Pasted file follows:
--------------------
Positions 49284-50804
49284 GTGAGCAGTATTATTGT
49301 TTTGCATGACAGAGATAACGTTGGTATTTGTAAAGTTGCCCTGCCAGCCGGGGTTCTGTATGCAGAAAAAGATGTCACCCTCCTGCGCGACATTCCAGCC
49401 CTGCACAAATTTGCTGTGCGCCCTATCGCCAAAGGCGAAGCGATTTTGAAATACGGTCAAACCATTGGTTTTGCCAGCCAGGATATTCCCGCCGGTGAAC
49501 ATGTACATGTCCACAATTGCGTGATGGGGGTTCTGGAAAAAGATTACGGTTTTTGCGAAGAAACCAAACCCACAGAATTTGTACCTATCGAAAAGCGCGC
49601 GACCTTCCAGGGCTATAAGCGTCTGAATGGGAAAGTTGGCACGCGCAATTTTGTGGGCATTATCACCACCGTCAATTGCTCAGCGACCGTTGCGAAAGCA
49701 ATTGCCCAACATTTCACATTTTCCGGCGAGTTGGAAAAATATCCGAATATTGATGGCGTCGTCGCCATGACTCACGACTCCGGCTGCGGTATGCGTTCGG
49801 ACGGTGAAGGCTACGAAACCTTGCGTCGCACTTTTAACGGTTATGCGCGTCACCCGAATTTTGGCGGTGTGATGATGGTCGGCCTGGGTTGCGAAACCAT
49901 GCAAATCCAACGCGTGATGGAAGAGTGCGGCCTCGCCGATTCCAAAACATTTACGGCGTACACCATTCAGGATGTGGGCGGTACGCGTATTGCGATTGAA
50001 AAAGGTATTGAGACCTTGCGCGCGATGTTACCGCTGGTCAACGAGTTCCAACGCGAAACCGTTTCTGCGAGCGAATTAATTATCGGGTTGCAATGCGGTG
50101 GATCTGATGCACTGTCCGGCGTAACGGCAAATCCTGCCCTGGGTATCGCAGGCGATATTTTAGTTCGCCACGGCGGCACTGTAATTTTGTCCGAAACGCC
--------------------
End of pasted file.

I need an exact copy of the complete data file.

Positions 49284-50804
49284 GTGAGCAGTATTATTGT
49301 TTTGCATGACAGAGATAACGTTGGTATTTGTAAAGTTGCCCTGCCAGCCGGGGTTCTGTATGCAGAAAAAGATGTCACCCTCCTGCGCGACATTCCAGCC
49401 CTGCACAAATTTGCTGTGCGCCCTATCGCCAAAGGCGAAGCGATTTTGAAATACGGTCAAACCATTGGTTTTGCCAGCCAGGATATTCCCGCCGGTGAAC
49501 ATGTACATGTCCACAATTGCGTGATGGGGGTTCTGGAAAAAGATTACGGTTTTTGCGAAGAAACCAAACCCACAGAATTTGTACCTATCGAAAAGCGCGC
49601 GACCTTCCAGGGCTATAAGCGTCTGAATGGGAAAGTTGGCACGCGCAATTTTGTGGGCATTATCACCACCGTCAATTGCTCAGCGACCGTTGCGAAAGCA
49701 ATTGCCCAACATTTCACATTTTCCGGCGAGTTGGAAAAATATCCGAATATTGATGGCGTCGTCGCCATGACTCACGACTCCGGCTGCGGTATGCGTTCGG
49801 ACGGTGAAGGCTACGAAACCTTGCGTCGCACTTTTAACGGTTATGCGCGTCACCCGAATTTTGGCGGTGTGATGATGGTCGGCCTGGGTTGCGAAACCAT
49901 GCAAATCCAACGCGTGATGGAAGAGTGCGGCCTCGCCGATTCCAAAACATTTACGGCGTACACCATTCAGGATGTGGGCGGTACGCGTATTGCGATTGAA
50001 AAAGGTATTGAGACCTTGCGCGCGATGTTACCGCTGGTCAACGAGTTCCAACGCGAAACCGTTTCTGCGAGCGAATTAATTATCGGGTTGCAATGCGGTG
50101 GATCTGATGCACTGTCCGGCGTAACGGCAAATCCTGCCCTGGGTATCGCAGGCGATATTTTAGTTCGCCACGGCGGCACTGTAATTTTGTCCGAAACGCC